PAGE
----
The goal of this research is to determine whether 10 weeks of exercise training can benefit asthmatic children with a history of exercise-induced bronchoconstriction (EIB). We will, for the first time, test hypotheses focused on mechanisms of asthma and EIB that involve genomic (including epigenetic) regulation of circulating neutrophils and monocytes. Physical activity is a double-edged sword for the child with asthma. On the one hand, exercise is a common trigger of wheezing, occurring in as many as 80% of affected children. On the other hand, exercise and fitness training seem to benefit asthma control in many children. The underlying mechanisms responsible for EIB remain unknown. In addition, critical exercise-asthma treatment issues are enigmatic and poorly studied in children and adolescents, including rare but tragic instances of ElB-associated death, reduced fitness and levels of physical activity, and the lack of validated paradigms of return-to-play following an exercise-associated asthma attack. The study is based on exciting new data showing that (1) first-responding innate immune cells (such as neutrophils and monocytes) play key roles in bronchoconstriction, (2) gene and cytokine expression in circulating neutrophils is abnormal in asthma, and (3) brief exercise alters gene and microRNA expression levels and inflammatory-functional profiles of these cells. In healthy individuals, pro-inflammatory genes and gene pathways are upregulated by exercise, but balanced by anti-inflammatory genes and, perhaps, by the translational """"""""silencing"""""""" effect of microRNAs. This precise regulation ensures that exercise-associated inflammatory processes gone awry, such as exercise-associated anaphylaxis or EIB, do not occur every time a child engages in vigorous play. Collectively, these new insights lead to the premise that in asthma, neutrophils and monocytes (and perhaps other leukocyte subtypes) respond to exercise with inordinately activated pro-inflammatory pathways. Moreover, exercise training may benefit such children by conditioning inflammatory control mechanisms in neutrophils and monocytes. This down regulation may attenuate subsequent components of the inflammatory cascade that leads to bronchoconstriction and, ultimately, airway remodeling. We will gauge gene and microRNA expression, and functional responses in circulating neutrophils and monocytes, using a brief exercise challenge developed specifically to mimic real-life patterns of physical activity. In addition, we will study the impact of asthma on epigenetic regulation of DNA and chromatin structure in circulating neutrophils and monocytes. Inflammation will be measured in the exhaled breath and circulating leukocytes using novel approaches. The 10-week exercise-training intervention is built on effective social cognitive and self-determination approaches to health behavior change. The intervention utilizes local school and community venues and the expertise of talented PE teachers, thereby enhancing its future applicability. This research will lead to improved clinical uses of exercise as preventive and adjunctive therapy in the current epidemic of childhood asthma.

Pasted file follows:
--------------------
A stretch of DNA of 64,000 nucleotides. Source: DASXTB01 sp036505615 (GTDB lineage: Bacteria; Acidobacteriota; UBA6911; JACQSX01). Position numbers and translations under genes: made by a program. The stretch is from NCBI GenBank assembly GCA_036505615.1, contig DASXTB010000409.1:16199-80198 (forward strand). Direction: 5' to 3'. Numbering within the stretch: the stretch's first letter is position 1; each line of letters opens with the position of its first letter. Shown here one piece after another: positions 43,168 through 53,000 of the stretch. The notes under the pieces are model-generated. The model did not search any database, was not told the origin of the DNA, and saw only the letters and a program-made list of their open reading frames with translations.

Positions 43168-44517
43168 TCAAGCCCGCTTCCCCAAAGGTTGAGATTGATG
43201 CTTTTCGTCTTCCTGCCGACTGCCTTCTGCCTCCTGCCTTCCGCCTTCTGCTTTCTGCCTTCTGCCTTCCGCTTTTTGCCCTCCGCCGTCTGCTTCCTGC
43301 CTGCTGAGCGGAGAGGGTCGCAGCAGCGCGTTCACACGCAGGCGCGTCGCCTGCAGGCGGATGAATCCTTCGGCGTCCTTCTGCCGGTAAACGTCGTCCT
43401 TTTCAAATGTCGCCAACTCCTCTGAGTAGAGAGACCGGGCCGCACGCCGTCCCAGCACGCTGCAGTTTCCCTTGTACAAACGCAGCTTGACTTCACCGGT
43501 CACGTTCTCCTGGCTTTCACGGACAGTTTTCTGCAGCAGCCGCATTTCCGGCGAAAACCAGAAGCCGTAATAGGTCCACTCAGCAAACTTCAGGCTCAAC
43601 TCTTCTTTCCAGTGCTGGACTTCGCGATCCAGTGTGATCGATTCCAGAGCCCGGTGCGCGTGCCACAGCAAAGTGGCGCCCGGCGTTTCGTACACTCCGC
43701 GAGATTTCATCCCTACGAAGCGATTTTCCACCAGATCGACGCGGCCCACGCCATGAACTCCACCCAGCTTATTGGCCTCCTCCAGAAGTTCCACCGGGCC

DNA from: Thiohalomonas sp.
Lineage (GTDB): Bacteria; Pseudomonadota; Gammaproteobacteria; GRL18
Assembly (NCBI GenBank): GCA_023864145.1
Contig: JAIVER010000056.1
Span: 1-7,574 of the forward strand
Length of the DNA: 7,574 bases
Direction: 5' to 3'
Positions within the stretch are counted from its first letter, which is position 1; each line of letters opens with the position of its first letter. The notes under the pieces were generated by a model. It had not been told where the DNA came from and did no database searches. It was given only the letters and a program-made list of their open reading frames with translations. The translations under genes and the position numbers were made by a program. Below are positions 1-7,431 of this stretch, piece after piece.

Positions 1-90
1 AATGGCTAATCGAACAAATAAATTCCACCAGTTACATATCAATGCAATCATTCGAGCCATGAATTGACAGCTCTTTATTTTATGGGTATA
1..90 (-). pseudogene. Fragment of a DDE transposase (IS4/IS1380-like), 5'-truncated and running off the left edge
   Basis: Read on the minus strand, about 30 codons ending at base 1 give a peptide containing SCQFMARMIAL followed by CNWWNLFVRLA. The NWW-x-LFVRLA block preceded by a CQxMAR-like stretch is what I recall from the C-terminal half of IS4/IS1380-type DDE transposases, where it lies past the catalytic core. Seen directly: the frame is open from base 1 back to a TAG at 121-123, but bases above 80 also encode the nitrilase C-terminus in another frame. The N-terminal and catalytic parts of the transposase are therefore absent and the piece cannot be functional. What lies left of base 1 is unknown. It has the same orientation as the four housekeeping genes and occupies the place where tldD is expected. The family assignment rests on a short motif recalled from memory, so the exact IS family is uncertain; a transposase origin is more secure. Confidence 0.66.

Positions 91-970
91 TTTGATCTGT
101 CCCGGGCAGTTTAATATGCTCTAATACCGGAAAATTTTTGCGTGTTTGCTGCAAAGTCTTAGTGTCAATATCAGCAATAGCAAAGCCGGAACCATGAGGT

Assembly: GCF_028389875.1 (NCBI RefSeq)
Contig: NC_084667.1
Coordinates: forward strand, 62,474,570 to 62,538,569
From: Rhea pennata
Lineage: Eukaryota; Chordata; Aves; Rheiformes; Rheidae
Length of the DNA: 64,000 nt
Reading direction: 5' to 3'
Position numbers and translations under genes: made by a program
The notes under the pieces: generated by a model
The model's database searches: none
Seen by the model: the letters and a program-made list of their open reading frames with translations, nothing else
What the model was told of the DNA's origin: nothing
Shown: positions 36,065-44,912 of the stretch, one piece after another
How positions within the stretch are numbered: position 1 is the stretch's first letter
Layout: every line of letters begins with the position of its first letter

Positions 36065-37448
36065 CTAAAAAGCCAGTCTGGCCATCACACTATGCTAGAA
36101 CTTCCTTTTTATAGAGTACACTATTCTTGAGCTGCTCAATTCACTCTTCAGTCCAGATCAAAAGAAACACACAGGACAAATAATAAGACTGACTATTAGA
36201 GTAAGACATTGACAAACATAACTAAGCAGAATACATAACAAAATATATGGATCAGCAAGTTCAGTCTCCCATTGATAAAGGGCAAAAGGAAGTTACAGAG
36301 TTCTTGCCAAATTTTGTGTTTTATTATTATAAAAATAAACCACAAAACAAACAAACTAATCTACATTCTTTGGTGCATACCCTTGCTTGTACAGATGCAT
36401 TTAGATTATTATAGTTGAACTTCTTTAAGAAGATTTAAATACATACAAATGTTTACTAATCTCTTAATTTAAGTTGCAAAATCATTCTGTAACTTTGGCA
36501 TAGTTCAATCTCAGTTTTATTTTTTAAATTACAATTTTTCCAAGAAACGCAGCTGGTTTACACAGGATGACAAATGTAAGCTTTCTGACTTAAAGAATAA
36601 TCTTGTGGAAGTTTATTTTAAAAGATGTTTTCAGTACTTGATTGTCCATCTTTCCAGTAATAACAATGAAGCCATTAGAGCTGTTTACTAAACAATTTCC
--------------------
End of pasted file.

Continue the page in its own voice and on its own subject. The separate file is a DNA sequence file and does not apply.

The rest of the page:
Despite new therapies available for treating asthma and progress in understanding its causes, the prevalence of childhood asthma, the healthcare use associated with it, and the disruptions it causes to family and community life have not decreased substantially over the past two decades. Exercise is a major trigger of asthma attacks in susceptible children, but the reasons why exercise can cause asthma attacks remain unclear. This research will explore as yet untested biological mechanisms of exercise-induced asthma attacks. In addition, we will try to find practical and effective ways of using exercise-training to benefit the 6.5 million children currently afflicted with asthma in the US.
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